tv Tonight From Washington CSPAN October 12, 2012 8:00pm-11:00pm EDT
benghazi libya's in the state department cannot prevent every act of violence directed overseas diplomats. she was the keynote speaker at a conference on north africa, hosted by the center for strategic and international studies. this is about 40 minutes. >> been none of are very hard. the first job is i want to welcome my friends, the investors morocco and algeria and the moroccan league. after a keynote address is done if you all remain in your seats to help get the party out of the room and my third task is to introduce somebody who probably needs less of an introduction than anybody in washington, general brent scowcroft is a legend in washington and is a retired lieutenant general in the air force national security visor to president gerald ford and george h. w. bush and a graduate of west point and holds a ph.d. from columbia. i think for all of us who worked with him he is a model of
judgment and probity here in washington. user counselor and it's my pleasure to introduce general brent scowcroft to introduce our speaker. thank you. [applause] >> good afternoon. this is a real pleasure for me to be able to stand here for john hamre and introduce our speaker today. is a testament to the importance of north africa to global security, that the secretary of state taken the time to address this conference on the maghreb transition. the forces that are surging through to the airport right now had many of their -- in the maghreb and some of the most promising opportunities for
positive change in the region also had their origins in maghreb. we have also seen tragedy in the maghreb but we cannot forget that we have also seen tremendous hope and it is that hope which motivates us today. secretary clinton is no stranger to this topic and she has been putting energy into strengthening both the u.s. bilateral relationships with the maghreb company -- countries and the ties between those countries themselves since she came into office four years ago. her term as secretary of state follows a distinguished career in public service as a lawyer in arkansas, as the first lady of the united states and more recently as a united states senator from the state of new york. she not only has the highest approval rating of any member of the u.s. cabinet, she has as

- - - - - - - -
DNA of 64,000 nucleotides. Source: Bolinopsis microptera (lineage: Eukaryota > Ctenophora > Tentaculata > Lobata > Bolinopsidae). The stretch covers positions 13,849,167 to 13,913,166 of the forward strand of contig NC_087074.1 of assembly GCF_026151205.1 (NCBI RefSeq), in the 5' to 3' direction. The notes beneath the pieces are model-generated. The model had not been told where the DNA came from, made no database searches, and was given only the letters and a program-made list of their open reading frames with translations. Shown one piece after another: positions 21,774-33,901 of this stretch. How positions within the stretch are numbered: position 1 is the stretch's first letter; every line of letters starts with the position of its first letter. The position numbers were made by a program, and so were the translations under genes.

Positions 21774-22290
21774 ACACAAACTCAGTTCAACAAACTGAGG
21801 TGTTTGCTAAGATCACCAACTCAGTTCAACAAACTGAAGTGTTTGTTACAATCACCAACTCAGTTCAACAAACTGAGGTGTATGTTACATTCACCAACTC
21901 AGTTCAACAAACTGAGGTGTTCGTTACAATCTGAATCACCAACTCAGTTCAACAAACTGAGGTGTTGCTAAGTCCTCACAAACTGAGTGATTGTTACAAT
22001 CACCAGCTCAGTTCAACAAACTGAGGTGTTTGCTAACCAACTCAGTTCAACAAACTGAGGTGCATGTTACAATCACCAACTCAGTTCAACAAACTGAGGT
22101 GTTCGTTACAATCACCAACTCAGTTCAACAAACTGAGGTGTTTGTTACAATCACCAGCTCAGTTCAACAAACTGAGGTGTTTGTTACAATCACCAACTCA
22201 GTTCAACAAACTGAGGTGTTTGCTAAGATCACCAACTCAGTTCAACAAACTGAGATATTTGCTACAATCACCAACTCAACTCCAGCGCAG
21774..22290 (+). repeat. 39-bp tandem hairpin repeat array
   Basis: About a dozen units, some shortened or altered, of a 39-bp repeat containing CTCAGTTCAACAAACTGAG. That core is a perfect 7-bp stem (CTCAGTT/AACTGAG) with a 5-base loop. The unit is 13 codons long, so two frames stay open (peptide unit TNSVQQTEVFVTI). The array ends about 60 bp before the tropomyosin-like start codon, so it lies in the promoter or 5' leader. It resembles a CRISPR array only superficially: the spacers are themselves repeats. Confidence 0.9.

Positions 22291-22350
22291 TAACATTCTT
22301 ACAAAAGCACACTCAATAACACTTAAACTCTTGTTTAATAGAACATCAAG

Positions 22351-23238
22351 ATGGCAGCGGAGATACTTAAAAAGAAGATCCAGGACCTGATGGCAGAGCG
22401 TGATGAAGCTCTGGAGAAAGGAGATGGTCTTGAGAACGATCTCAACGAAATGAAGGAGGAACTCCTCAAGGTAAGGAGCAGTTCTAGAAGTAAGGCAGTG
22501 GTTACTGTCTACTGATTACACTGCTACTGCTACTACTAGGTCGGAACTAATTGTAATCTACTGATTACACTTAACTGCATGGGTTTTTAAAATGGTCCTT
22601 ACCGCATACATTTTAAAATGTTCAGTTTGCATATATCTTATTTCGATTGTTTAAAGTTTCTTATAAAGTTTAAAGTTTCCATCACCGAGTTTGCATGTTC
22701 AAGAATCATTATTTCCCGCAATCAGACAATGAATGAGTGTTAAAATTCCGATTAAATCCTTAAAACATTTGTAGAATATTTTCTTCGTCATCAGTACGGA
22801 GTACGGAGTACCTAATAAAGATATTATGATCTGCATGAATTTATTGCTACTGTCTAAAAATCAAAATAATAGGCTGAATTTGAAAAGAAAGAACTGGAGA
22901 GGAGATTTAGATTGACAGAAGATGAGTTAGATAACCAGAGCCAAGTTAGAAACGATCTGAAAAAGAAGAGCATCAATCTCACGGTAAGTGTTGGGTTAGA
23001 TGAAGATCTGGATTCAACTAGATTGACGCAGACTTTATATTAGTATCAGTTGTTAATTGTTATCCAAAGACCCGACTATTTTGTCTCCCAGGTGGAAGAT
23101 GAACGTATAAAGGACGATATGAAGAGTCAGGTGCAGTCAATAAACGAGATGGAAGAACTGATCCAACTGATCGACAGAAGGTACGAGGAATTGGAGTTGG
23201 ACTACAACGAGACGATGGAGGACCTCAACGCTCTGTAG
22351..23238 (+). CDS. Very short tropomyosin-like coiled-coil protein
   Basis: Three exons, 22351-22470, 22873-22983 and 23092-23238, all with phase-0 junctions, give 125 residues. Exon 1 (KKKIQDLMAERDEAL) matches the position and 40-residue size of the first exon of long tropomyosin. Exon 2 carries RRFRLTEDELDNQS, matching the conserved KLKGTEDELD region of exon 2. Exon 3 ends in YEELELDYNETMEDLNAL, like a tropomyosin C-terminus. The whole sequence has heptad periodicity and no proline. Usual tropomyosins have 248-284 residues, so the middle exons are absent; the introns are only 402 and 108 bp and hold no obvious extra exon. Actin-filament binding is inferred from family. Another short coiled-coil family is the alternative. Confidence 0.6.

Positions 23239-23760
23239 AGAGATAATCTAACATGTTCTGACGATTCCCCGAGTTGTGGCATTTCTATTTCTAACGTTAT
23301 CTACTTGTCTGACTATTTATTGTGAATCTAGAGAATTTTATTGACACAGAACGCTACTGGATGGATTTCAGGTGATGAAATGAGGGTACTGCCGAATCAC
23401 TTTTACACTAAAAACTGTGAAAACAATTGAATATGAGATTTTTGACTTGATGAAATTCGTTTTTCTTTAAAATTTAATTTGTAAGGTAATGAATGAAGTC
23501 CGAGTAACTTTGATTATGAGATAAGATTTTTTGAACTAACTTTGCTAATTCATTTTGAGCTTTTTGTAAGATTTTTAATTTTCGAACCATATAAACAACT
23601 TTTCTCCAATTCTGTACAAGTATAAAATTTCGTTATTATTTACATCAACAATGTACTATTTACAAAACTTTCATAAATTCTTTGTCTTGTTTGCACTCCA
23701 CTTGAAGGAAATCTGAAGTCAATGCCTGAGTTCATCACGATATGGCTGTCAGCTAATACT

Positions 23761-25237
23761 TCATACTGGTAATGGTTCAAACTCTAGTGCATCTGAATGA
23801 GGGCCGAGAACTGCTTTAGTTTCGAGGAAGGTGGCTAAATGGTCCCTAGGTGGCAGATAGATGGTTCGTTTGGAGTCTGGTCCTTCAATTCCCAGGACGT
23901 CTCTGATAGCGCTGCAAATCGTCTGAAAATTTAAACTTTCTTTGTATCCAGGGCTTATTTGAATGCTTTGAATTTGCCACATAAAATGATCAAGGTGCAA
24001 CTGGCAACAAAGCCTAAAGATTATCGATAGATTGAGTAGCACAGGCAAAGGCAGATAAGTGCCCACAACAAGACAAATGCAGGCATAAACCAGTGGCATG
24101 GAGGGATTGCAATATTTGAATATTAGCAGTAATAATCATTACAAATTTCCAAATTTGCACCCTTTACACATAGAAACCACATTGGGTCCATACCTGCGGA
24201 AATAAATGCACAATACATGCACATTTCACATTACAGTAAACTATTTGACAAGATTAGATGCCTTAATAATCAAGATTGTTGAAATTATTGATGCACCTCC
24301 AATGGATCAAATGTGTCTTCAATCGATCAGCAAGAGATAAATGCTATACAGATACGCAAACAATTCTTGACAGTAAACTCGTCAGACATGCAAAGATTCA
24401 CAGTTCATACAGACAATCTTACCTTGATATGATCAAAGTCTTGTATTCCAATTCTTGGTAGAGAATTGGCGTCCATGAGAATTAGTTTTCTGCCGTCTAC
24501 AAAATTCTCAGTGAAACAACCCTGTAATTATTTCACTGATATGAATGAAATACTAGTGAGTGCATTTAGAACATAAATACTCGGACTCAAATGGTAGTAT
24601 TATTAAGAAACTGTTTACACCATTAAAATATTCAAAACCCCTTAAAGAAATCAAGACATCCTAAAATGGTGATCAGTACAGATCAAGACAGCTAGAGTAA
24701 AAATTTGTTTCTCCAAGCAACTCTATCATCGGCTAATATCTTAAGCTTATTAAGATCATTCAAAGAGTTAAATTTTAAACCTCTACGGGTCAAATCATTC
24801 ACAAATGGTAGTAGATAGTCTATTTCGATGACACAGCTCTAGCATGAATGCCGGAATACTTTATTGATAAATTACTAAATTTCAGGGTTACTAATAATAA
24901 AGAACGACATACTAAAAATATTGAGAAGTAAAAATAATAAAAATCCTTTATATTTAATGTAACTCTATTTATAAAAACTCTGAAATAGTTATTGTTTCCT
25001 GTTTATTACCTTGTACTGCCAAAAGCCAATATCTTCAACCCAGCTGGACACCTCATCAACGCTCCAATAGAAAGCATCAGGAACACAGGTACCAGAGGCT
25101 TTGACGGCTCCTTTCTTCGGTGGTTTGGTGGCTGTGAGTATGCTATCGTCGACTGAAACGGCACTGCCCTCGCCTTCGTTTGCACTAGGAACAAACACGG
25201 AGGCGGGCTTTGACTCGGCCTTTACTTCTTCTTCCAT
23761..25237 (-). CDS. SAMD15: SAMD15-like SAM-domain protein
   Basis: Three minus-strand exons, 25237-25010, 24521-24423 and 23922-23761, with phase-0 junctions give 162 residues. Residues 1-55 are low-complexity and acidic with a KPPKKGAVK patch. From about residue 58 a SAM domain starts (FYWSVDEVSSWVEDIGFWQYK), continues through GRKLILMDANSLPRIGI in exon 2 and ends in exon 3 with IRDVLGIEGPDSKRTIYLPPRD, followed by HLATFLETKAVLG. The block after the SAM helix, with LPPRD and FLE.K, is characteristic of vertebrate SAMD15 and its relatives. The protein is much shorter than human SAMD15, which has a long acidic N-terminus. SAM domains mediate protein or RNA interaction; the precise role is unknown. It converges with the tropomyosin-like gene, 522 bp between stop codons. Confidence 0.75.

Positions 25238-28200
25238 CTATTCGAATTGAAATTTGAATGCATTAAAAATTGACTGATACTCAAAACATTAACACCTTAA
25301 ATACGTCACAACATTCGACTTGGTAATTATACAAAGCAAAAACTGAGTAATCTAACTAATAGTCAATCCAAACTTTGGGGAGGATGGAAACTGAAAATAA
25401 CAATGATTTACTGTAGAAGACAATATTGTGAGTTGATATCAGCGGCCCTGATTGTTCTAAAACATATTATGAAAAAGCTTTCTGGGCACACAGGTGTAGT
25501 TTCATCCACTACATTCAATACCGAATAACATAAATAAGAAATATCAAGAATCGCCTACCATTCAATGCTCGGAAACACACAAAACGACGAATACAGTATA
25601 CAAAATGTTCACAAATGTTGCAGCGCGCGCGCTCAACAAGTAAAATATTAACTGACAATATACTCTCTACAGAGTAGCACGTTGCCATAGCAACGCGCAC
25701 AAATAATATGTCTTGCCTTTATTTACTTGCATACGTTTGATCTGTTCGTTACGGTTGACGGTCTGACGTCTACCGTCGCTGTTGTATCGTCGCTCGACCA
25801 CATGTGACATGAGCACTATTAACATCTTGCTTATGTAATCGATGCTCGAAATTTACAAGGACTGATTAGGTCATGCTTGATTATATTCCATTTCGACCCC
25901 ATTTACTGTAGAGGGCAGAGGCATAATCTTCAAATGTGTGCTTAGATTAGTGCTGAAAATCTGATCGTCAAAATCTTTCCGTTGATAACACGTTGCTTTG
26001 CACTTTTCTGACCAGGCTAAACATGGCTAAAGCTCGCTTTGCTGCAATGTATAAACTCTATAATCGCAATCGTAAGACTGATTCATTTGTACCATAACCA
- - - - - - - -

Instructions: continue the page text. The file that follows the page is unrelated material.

well topped the gallup poll for 16 years as the most admired woman in the world, besting the previous record of eleanor roosevelt who held the title for only 13 years. as america continues to engage in north africa, we are extremely fortunate to be served by a public servant who is engaged in these challenges day in and day out, who cares deeply about the issues and how they affect americans interest and who believes in an even brighter future for the people of the middle east. please join me in welcoming the secretary of state, the honorable hillary rodham clinton. [applause] >> thank you. [applause] thank you all. thank you very much, and a special word of thanks to a